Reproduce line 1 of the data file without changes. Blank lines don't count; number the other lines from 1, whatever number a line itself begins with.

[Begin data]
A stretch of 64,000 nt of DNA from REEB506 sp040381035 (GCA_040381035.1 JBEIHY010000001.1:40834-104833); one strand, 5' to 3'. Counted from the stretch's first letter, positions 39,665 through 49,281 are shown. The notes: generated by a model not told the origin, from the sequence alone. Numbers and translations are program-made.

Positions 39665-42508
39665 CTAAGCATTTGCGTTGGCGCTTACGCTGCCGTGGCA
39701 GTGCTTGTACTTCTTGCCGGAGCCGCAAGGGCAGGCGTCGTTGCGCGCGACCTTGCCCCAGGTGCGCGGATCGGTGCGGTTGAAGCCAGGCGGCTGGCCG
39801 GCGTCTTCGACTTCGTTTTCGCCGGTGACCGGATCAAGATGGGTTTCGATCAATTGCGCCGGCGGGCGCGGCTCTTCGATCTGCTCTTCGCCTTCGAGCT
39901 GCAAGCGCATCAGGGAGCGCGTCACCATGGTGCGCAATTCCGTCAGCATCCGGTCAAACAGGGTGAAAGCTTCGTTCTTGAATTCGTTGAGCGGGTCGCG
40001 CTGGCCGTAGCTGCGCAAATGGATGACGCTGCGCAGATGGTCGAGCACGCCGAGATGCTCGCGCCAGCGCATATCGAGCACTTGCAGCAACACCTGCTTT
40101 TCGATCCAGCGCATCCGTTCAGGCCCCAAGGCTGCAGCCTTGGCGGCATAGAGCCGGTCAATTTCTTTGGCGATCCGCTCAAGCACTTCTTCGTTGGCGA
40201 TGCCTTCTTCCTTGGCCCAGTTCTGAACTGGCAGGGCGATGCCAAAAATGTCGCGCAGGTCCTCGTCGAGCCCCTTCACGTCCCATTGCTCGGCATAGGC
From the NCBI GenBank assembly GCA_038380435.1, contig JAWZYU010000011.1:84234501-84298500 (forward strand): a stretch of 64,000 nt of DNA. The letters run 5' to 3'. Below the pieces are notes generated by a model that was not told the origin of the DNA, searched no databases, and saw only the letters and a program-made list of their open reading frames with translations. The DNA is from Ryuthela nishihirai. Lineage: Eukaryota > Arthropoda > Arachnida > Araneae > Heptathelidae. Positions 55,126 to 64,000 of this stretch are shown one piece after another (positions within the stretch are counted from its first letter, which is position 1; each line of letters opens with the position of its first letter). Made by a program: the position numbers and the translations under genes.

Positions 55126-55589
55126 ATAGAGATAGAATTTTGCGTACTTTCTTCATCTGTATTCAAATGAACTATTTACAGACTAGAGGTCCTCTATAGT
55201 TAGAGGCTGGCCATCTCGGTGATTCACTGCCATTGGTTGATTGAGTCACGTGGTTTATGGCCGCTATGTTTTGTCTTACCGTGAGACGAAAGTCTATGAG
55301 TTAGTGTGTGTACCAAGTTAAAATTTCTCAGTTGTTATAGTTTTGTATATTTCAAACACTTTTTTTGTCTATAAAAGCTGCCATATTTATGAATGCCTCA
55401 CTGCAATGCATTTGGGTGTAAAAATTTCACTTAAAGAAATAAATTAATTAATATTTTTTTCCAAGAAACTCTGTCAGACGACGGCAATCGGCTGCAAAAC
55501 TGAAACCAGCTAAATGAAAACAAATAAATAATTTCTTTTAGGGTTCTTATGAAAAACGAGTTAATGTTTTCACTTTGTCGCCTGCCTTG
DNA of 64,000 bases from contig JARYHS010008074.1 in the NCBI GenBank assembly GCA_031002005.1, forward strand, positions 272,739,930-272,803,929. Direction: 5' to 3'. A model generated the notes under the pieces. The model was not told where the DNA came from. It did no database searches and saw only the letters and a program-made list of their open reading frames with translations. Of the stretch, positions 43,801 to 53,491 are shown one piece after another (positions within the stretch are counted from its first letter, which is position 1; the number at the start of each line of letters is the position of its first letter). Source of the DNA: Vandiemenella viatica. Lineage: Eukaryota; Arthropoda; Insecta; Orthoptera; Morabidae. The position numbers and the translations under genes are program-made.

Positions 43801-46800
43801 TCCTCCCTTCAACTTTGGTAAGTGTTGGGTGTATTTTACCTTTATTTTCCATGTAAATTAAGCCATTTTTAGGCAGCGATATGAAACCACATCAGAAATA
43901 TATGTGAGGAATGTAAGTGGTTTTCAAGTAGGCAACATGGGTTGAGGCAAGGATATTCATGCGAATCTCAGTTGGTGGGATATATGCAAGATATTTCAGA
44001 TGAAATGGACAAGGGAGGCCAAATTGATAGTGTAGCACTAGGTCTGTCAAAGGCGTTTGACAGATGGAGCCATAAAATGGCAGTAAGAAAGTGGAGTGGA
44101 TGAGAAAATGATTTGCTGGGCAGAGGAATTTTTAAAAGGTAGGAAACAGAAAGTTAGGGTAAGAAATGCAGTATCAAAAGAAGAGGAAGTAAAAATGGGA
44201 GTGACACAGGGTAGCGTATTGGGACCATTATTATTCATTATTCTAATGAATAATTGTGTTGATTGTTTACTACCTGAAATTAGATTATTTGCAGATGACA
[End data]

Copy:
A stretch of 64,000 nt of DNA from REEB506 sp040381035 (GCA_040381035.1 JBEIHY010000001.1:40834-104833); one strand, 5' to 3'. Counted from the stretch's first letter, positions 39,665 through 49,281 are shown. The notes: generated by a model not told the origin, from the sequence alone. Numbers and translations are program-made.